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How the U.S. imprisons the poor

Around half of people who are imprisoned in the U.S. had no earnings in the years leading up to their incarceration — and the year before the percentage jumps to 80%, according to a new study by the Brookings Institution which examined IRS filings and the BJS National Prisoner Survey.

Data: Brookings Institution; Chart: Chris Canipe/Axios

Why it matters: The U.S. has the highest imprisonment rates in the world — and a quarter of formerly incarcerated Americans will end up back in prison within 8 years of their release, often due to the difficulty in making a living with a criminal record. Joblessness and poverty not only characterize the life of former prisoners, but also the life of those who will end up in prison,

One stark statistic: Three years before being incarcerated, less than half of prime-age men are employed, and of those employed, only 13% earned more than $15,000 — with a median earning of $6,250.

Other notables:

  • About one third of all 30-year-old men without work — and about half of those from below-median income families — are either in prison or are unemployed former prisoners, the study found.
  • Girls from families in the lowest 10% for family income are almost 17 times more likely to be incarcerated than those from the top 10%. For boys, that disparity jumps to a factor of 20.
  • Men growing up in single-parent families in the in the bottom 30% for family income make up almost half of the male prison population.
  • The Brookings study looked at neighborhoods with the highest and lowest incarceration rates. Neighborhoods that were predominately black, had high child poverty rates and high male unemployment rates characterized the top neighborhoods for incarceration. And white, affluent zip codes made up the neighborhoods with the lowest incarceration rates.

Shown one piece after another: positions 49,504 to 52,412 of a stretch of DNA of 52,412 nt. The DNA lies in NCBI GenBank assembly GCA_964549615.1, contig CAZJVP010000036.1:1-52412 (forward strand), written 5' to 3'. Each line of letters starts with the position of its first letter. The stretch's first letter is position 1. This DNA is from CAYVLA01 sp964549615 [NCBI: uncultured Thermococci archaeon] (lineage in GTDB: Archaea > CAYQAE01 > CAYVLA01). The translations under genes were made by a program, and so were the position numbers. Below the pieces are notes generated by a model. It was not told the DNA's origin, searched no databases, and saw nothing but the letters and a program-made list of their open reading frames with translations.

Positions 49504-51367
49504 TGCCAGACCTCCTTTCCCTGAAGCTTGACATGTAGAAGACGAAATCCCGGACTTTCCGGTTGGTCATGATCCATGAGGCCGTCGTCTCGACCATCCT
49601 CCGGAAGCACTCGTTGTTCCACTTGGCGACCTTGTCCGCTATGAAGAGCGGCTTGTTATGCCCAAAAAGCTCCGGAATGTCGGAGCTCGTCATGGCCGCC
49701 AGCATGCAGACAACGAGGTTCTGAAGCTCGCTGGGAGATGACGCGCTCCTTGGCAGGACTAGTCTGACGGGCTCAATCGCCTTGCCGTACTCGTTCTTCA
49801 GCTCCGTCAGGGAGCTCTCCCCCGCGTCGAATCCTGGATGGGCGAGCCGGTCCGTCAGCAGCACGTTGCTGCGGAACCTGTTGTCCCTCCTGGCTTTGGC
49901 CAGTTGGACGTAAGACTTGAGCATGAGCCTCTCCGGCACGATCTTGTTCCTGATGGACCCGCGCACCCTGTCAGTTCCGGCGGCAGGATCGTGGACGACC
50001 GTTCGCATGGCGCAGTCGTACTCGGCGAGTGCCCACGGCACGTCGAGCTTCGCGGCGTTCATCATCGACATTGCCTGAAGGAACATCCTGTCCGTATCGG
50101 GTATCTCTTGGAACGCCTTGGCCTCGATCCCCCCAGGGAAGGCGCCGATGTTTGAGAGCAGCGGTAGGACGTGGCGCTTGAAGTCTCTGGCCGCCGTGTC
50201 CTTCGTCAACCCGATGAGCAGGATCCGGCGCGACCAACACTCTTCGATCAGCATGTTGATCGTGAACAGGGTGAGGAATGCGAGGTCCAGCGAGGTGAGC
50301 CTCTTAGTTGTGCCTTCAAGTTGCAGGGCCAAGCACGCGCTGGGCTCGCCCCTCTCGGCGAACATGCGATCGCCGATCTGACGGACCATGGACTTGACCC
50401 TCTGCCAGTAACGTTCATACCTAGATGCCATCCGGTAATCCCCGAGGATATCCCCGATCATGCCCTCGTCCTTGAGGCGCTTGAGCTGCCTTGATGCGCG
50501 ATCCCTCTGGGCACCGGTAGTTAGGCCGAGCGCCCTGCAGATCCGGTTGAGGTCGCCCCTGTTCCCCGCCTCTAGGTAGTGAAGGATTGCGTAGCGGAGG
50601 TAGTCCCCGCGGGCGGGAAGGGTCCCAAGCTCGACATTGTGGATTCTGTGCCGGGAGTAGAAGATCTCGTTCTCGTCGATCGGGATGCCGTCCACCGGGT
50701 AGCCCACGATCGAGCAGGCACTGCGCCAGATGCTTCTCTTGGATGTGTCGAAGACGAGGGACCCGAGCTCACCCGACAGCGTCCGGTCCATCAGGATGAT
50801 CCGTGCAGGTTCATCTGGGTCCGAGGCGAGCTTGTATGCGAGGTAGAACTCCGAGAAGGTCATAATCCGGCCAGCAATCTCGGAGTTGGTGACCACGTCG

• The jump in no earnings the year before incarceration is most likely linked to criminal activity and jail time before trial or sentencing.

Go deeper: The puzzle of getting former convicts into jobs.

Dan Primack 1 hour ago
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Why the stock markets are tanking

Stock market trader adjusts his glasses.
Photo by Xinhua/Wang Ying via Getty Images

Stock markets are down sharply on Thursday, with the Dow Jones Industrial Average off around 1.25% as of 2 p.m. EST.

Three key drivers: Tariffs, inter-bank lending rates and Facebook's troubles.

Caitlin Owens 3 hours ago
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How Congress missed yet another chance for an immigration deal

Congressional leaders with President Trump
Congressional leaders with President Trump. Photo: Olivier Douliery - Pool / Getty Images

Congressional leaders and the White House failed to come to an agreement on temporary protections for Dreamers over the past week as part of the giant spending bill, leaving the issue unresolved.

Why it matters: After all of the fighting over President Trump's decision to end DACA — including a government shutdown over it — the White House and Congress ended up with nothing. The issue is currently tied up in the courts. And though both sides agree it's better to give Dreamers more certainty over their future, they just can't agree how to do it.